As proof that data is a commodity, some insurers are even beginning to sell or trade their data back to the grid, feeding health data, telematics, sales statistics and more, to competitors and partners that value the same knowledge across a large data set. Quandl, a Toronto-based data marketplace, currently purchases daily auto policy sales data from at least one P&C insurer, and resells it to Wall Street investors. The investors use the insurer’s data as a window into automotive sales and the economy in general.
“That’s an example of an insurance company taking its data exhaust and turning it into more revenue for the firm,” said Quandl CEO, Tammer Kamel. “They don’t have to do anything other than to give us access to the data and we send them a check.”[i]
This is just one example, but a certain sign of a growth industry — insurance data markets. Maybe data is the new currency.
Rethinking insurance by rethinking data
In our Future Trends 2017: The Shift Gains Momentum report, we highlight the explosion of data that is powering innovation in the industry. In our A New Age of Insurance report, we look into how new technologies and their data sources are rapidly creating new risks that need new products, especially within commercial and specialty lines.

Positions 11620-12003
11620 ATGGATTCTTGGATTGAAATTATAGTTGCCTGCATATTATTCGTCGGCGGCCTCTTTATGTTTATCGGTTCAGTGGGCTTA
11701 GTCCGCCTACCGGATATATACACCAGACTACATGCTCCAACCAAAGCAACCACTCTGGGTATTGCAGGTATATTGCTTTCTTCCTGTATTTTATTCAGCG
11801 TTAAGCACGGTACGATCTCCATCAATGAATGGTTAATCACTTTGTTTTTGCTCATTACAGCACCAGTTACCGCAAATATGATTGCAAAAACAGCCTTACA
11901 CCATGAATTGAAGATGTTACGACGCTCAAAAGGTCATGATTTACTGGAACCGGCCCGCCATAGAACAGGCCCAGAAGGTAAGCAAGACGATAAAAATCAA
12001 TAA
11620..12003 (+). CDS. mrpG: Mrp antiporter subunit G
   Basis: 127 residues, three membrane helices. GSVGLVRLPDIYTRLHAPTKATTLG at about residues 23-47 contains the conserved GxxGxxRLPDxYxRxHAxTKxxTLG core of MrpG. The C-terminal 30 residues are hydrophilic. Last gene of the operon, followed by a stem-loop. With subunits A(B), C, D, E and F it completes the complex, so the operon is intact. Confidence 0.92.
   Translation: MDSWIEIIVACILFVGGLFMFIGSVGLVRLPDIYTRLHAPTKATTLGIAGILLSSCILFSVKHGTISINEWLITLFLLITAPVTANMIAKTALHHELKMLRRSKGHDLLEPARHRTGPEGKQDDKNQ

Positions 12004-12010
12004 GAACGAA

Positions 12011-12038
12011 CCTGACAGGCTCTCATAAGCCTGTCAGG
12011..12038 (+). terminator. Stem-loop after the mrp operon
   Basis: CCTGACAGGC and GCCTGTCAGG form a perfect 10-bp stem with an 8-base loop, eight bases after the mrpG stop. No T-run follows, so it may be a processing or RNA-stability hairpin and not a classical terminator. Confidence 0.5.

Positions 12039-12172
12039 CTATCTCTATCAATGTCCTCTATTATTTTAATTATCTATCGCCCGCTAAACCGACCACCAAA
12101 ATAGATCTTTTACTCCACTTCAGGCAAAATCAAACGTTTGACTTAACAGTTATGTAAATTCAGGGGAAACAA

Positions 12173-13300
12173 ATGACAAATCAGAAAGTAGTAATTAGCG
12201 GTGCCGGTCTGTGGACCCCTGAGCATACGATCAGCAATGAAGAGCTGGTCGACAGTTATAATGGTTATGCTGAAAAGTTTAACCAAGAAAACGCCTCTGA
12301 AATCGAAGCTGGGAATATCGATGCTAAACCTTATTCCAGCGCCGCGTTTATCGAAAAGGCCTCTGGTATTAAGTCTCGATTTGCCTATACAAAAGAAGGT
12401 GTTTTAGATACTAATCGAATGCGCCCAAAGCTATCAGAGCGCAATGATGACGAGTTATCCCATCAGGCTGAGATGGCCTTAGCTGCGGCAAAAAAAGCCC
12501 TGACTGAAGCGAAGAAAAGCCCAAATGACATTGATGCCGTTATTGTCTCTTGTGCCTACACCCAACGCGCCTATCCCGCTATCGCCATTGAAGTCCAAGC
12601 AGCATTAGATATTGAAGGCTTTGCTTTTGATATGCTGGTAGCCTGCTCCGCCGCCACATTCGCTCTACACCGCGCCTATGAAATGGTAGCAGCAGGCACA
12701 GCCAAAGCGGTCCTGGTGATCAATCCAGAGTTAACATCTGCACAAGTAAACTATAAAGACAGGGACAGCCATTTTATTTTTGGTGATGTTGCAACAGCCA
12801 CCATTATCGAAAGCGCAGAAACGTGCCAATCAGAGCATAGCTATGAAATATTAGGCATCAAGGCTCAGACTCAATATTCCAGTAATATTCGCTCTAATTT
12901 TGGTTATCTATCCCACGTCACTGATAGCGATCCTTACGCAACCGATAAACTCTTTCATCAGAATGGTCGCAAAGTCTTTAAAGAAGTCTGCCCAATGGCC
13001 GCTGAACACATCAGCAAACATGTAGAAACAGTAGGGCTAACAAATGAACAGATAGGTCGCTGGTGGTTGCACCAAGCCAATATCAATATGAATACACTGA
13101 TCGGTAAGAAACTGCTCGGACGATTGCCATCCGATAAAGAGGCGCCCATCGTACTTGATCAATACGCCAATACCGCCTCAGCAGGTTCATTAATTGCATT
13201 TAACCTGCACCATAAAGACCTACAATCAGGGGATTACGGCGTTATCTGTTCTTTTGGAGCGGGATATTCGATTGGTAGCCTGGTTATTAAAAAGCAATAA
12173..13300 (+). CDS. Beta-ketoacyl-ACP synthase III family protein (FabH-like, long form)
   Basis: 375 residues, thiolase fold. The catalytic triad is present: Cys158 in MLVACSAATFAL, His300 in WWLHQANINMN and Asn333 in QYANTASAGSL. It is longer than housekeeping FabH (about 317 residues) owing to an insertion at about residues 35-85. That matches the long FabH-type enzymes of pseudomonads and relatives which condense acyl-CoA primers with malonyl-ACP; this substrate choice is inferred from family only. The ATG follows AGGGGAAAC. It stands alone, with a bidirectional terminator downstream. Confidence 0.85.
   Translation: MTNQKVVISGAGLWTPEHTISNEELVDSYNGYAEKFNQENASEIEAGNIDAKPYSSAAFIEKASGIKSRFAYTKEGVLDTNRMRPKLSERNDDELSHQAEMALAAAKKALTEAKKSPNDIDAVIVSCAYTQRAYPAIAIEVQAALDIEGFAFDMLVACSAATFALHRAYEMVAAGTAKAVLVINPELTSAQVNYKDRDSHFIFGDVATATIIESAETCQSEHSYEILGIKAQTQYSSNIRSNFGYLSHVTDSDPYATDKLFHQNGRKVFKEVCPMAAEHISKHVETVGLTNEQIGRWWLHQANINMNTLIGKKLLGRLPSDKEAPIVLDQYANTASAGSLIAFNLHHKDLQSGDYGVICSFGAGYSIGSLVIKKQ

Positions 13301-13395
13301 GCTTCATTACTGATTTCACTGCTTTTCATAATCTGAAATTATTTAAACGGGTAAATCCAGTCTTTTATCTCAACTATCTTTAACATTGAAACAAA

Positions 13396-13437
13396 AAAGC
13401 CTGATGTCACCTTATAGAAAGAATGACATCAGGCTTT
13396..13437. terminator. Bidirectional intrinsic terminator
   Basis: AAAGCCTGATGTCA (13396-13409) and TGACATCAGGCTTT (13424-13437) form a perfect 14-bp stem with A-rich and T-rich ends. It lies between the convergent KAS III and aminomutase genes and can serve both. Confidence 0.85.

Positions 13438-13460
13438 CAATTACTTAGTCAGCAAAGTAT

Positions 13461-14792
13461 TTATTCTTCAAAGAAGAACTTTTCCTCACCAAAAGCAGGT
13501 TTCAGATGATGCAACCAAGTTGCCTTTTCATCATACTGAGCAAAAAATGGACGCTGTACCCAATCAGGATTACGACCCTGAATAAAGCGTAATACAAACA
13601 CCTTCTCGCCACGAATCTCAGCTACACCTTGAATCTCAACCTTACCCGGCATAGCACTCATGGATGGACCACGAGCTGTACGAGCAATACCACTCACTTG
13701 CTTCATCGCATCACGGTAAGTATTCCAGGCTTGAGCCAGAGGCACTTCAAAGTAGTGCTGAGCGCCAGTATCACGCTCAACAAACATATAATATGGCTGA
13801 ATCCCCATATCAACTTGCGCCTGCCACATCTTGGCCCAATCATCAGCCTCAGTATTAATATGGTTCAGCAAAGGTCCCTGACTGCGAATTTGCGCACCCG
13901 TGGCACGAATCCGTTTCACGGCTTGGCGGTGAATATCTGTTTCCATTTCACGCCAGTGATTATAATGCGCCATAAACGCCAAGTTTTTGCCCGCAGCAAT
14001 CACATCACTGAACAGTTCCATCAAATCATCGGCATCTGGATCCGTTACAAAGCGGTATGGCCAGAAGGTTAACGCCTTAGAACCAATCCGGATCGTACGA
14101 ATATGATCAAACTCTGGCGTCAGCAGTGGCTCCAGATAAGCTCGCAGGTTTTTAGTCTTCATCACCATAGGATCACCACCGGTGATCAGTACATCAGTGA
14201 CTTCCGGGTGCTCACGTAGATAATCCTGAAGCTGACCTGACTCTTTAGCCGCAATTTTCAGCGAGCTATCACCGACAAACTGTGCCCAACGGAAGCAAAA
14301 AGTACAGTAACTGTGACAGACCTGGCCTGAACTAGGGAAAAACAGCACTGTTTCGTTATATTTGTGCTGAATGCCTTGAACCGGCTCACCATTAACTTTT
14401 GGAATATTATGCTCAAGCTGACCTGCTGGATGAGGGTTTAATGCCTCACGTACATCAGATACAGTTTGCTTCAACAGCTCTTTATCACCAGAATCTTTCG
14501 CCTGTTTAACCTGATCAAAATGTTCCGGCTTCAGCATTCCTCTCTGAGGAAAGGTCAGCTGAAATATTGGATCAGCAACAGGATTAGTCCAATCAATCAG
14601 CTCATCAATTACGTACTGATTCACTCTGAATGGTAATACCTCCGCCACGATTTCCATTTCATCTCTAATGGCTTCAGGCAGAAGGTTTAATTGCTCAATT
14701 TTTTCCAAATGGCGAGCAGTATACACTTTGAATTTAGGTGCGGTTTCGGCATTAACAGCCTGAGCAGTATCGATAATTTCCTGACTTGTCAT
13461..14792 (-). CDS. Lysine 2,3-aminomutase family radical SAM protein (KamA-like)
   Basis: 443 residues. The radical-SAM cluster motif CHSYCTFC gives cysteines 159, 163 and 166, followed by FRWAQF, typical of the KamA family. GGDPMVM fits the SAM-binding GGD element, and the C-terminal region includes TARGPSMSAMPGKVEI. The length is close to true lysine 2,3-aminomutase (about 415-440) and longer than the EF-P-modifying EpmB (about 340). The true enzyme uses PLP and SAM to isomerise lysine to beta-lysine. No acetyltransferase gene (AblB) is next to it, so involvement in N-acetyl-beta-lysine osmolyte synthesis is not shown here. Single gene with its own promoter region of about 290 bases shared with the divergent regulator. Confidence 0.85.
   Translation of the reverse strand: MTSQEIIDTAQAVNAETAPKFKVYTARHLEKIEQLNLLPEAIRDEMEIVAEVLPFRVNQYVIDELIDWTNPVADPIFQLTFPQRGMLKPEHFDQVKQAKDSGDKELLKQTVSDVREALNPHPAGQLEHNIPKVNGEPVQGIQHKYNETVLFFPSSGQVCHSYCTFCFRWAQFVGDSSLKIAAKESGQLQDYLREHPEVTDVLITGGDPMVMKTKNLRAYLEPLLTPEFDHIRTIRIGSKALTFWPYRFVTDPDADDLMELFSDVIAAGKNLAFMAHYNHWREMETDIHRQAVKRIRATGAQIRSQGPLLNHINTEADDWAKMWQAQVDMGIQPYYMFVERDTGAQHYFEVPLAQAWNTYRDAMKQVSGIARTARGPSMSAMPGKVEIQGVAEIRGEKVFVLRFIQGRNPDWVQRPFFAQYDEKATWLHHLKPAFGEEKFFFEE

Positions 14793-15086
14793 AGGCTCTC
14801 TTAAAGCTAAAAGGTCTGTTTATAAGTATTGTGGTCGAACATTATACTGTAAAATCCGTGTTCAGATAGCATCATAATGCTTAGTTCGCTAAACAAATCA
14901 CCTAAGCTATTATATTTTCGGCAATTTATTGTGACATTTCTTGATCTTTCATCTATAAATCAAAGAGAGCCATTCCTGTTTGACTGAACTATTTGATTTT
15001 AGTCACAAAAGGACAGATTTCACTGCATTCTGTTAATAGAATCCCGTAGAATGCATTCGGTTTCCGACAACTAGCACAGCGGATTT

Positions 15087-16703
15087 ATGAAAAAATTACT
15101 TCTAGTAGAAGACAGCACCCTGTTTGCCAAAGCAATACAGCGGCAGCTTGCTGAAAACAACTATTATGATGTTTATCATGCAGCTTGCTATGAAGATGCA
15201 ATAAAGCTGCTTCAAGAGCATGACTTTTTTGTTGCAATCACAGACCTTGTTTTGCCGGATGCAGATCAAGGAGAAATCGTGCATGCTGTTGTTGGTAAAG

This is one of the reasons that insurers need to rethink data, not only in terms of how it will help them run their traditional businesses, but how new technologies and data will spawn new businesses, growth industries and new opportunities.
In Part 2, we’ll create some more data analogies. We’ll rethink the mechanics of moving data, rethink how you store it, rethink the decisions you can make with it and we’ll rethink insurance through the lens of data and its effectiveness to transform our organizations.
[i] Howard, L.S., Valuable Revenue Stream Hidden in Insurance Carrier ‘Data Exhaust,’ Carrier Management, July 7, 2017, http://www.carriermanagement.com/features/2017/07/20/169112.htm